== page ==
The persecution watchdogs Christian Solidarity Worldwide (CSW) and Human Rights Watch Eritrea (HRCE) are welcoming the news that three Catholic clergymen who were detained by authorities in Eritrea have been released. The men were detained in separate incidents in October.
Abune Tsalim, the first Bishop of the Catholic Eparchy of Segheneity was arrested at Asmara International Airport on 15 October 2022 as he returned from a visit to Europe. Father Mihretab Stefanos, the parish priest of St Michael’s Church in Segheneity and Abba Gebremariam, the deputy priest in charge of students of the Capuchin Society, were detained on 11 and 12 October 2022 respectively. While the bishop and Father Stefanos were held in an unknown location, Abba Gebremariam was detained in a prison north of the Eritrean capital Asmara.
In May 2002 Eritrea closed all churches not affiliated with the Catholic, Evangelical Lutheran or Orthodox Christian traditions, and began a campaign of arrests of adherents of non-sanctioned churches that continues to this day.
Among those arrested are seven church leaders who have been detained arbitrarily for at least 18 years, reportedly in an Investigation Centre in Asmara. Rev Haile Naizge, chair of the Full Gospel Church, and Dr Kuflu Gebremeskel, chair of the Eritrean Evangelical Alliance, have been detained since May 2004. Rev Million Gebreselassie, pastor of the Rhema Evangelical Church and an anaesthetist at Massawa Hospital, has been held since June 2004. Rev Kidane Woldu, a senior pastor of the Muluwengel (Full Gospel) Church, has been held since March 2005.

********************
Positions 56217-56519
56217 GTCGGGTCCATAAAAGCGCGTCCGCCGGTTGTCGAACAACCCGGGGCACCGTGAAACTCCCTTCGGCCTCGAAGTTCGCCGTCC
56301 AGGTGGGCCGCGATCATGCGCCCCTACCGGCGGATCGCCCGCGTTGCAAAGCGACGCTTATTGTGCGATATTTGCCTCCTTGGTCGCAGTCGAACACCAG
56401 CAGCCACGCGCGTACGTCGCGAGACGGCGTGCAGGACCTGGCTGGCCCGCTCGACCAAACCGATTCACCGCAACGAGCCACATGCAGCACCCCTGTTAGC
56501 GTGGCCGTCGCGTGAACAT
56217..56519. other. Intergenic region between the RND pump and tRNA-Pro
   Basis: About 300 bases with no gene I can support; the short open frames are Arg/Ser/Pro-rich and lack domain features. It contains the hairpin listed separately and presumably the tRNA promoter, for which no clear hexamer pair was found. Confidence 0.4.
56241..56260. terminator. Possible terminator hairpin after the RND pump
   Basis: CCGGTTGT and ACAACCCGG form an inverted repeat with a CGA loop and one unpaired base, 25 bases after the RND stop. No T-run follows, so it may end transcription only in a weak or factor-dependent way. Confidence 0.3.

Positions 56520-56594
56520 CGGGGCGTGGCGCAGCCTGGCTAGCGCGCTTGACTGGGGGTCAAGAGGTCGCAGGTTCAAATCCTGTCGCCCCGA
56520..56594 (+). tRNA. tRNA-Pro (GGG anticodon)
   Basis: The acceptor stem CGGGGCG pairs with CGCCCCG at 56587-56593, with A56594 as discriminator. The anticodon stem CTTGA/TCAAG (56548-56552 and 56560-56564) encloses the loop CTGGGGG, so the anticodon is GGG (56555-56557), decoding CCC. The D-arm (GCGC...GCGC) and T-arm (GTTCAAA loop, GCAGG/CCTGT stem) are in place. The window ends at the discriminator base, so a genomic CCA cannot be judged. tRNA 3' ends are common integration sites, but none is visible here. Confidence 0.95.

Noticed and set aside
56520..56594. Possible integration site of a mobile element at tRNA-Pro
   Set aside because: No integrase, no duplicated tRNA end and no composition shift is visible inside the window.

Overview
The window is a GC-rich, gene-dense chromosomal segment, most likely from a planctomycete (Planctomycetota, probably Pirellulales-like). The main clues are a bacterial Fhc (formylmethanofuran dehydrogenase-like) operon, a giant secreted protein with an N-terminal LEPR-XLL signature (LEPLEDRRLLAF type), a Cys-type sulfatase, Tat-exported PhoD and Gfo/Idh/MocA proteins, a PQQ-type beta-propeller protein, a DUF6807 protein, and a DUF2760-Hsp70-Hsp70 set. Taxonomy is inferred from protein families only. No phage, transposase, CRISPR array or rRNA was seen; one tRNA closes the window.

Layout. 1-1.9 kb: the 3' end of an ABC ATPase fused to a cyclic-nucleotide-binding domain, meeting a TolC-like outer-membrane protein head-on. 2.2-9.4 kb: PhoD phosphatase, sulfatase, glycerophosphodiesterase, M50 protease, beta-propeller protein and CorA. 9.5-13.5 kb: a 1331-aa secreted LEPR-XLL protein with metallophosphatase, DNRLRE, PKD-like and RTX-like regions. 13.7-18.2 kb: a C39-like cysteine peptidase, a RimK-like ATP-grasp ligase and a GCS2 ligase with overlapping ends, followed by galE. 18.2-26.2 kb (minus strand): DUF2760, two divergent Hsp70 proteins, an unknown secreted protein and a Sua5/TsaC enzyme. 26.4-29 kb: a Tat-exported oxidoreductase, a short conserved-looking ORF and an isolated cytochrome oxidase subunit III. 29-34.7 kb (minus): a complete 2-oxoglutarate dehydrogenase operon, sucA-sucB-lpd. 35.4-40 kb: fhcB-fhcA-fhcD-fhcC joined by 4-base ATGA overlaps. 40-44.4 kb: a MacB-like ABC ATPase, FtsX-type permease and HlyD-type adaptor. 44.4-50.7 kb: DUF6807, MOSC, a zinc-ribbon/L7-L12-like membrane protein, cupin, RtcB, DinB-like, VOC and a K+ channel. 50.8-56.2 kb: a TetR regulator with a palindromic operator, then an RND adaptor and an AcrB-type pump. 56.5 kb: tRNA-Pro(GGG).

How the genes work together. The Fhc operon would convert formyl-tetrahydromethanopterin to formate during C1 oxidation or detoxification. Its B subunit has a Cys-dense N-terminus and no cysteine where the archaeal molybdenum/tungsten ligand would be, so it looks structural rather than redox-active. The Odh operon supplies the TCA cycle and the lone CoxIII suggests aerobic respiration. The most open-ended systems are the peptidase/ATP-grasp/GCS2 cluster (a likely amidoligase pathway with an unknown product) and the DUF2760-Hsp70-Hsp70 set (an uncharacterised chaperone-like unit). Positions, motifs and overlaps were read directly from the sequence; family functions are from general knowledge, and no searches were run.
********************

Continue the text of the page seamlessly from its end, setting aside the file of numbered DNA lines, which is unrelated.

CSW says that the Eritrean Orthodox Church has also experienced severe repression despite being sanctioned by the government. Orthodox priests Dr Futsum Gebrenegus, at the time Eritrea's only psychiatrist, Dr Tekleab Menghisteab, a highly respected physician, and Rev Gebremedhin Gebregiorgis, have been detained since November 2004.
Elizabeth Chyrum, Director of HRCE said: “The arrest and subsequent release of the Catholic clergy provide a clear illustration, if one is needed, that permitted religious communities also experience repression. While CSW and HRCE welcome these releases, we also recall that thousands of prisoners of conscience remain detained without charge or trial, some of whom have been held in shipping containers and makeshift, overcrowded and unsanitary facilities for over two decades. We therefore urge the Eritrean government to go much further, by releasing everyone who has been subjected to lengthy and unjust arbitrary detention.”